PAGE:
If you’ve been watering in winter, you may need to wage a war on weeds. Here are the five usual suspects to watch for. Cooler temperatures and winter precipitation make picture-perfect growing conditions not just for wildflowers, but for winter weeds too. Even though grass is still dormant and the mower isn’t visiting regularly, weeds have a huge opportunity to get started in every yard, and their distinctive rosettes and leaves are beginning to pop up now.
Winter weeds are tough, and they flower and set seed around the same time as wildflowers. Here are a few of the usual suspects.
Beggar ticks (Torilis arvensis) – Beggar ticks look innocent enough when their tiny white flowers are in bloom, but beware: when the seeds mature in spring, they’ll be coated in tiny prickles that completely coat shoelaces, socks, pants and pets. In early spring it can still be pulled by hand, especially when the ground is moist, but the roots are surprisingly deep – it’s a relative of carrots, after all.
Bedstraw (Galium aparine) – Call it bedstraw, cleavers, catchall or Velcro plant: the name describes the scratchy hooks that cover the leaves, stems, and seeds. Bedstraw forms climbing, tangling, sticky piles of smothering mass in shaded areas. It can be an irritant for us mammals and gardeners, and a smotherer of small wildflowers and spring bedding plants. Early in the season, it can still be easily pulled up by hand, hoe or even a broom (since it sticks to just about everything.)
Henbit (Lamium amplexicaule) – Pink and purple flowers on square mint stems are the hallmarks of henbit, which forms spreading piles in flowerbeds and lawns. It’s a mint, so it’s pushy, but young plants can be easily dispatched with a hoe. It’s edible and makes nice flower arrangements, which may be another way to remove it from turf grass this time of year.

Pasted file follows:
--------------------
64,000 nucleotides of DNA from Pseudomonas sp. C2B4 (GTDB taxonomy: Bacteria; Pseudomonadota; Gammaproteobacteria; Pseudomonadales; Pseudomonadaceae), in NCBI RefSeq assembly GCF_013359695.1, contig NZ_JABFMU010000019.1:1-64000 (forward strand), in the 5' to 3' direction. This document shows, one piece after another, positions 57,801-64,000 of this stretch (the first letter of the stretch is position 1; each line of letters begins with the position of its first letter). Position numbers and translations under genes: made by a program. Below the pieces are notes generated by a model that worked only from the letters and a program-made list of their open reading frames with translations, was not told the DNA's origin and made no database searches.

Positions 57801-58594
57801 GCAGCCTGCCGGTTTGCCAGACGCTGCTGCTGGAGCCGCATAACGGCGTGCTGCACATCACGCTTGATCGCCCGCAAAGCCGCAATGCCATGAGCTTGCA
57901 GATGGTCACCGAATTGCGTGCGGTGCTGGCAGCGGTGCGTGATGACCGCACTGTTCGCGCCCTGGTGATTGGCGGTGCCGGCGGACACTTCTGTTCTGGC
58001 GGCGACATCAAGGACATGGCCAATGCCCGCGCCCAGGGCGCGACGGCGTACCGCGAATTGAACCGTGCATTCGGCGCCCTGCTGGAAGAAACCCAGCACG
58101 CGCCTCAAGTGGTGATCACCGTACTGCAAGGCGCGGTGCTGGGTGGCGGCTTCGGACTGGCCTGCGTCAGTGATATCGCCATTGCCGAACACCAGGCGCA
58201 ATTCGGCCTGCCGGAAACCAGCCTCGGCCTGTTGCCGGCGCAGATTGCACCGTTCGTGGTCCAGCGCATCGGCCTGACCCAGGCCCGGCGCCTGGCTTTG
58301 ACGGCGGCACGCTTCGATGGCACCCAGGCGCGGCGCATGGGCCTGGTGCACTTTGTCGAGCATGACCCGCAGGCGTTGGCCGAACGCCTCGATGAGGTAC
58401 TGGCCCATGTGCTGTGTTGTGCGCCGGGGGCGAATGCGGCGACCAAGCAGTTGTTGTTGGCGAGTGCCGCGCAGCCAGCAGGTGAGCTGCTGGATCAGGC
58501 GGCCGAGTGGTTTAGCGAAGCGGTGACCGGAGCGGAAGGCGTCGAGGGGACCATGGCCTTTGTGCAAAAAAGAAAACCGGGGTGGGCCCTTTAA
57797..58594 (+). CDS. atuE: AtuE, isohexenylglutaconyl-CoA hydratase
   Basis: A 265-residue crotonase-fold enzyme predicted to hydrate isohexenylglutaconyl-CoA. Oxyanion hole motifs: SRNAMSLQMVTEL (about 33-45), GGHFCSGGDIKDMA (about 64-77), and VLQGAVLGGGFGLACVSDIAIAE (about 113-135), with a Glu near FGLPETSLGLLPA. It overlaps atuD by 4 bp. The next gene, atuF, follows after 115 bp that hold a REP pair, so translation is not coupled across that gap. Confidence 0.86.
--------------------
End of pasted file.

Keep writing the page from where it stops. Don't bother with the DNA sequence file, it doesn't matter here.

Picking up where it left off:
Sow thistle (Sonchus oleraceus) – Its early rosettes may be mistaken for dandelion or poppy, but sow thistle’s clawlike leaves can give a shock if you rub them the wrong way. The seeds resemble dandelion and spread easily in the wind. Even in heavily managed sites, the deep roots make this a difficult weed to control, other than by repeated cutting and digging.
Bastard cabbage (Rapistrum rugosum) The name says it all – this giant perennial mustard bush can grow up to four feet tall and cover the roadways in central Texas with a monoculture of tiny yellow flowers resembling broccoli – especially after a wet winter. It’s a particular threat because it crowds out Texas wildflowers. The big basal rosettes are a familiar sight in winter turf.
One of the best ways to limit all these weeds above is leaving your irrigation off between November and March, when most other plants are dormant. (As long as it rains once a month, you shouldn’t need to supplement it at all.)
With recent rain it’s pretty easily to hand pull weeds for the time being. But once they start flowering, your best weapon is probably your mower or weed eater: if you can keep cutting them, you can prevent some of them from setting seed and returning next year.
By Brad Wier, A SAWS Conservation Planner. Years in South Texas landscaping and public horticulture gave him a lasting enthusiasm for native plants that don’t die when sprinklers — and gardeners — break down. He’d rather save time and water for kayaking and tubing. He is a former kilt model, and hears hummingbirds.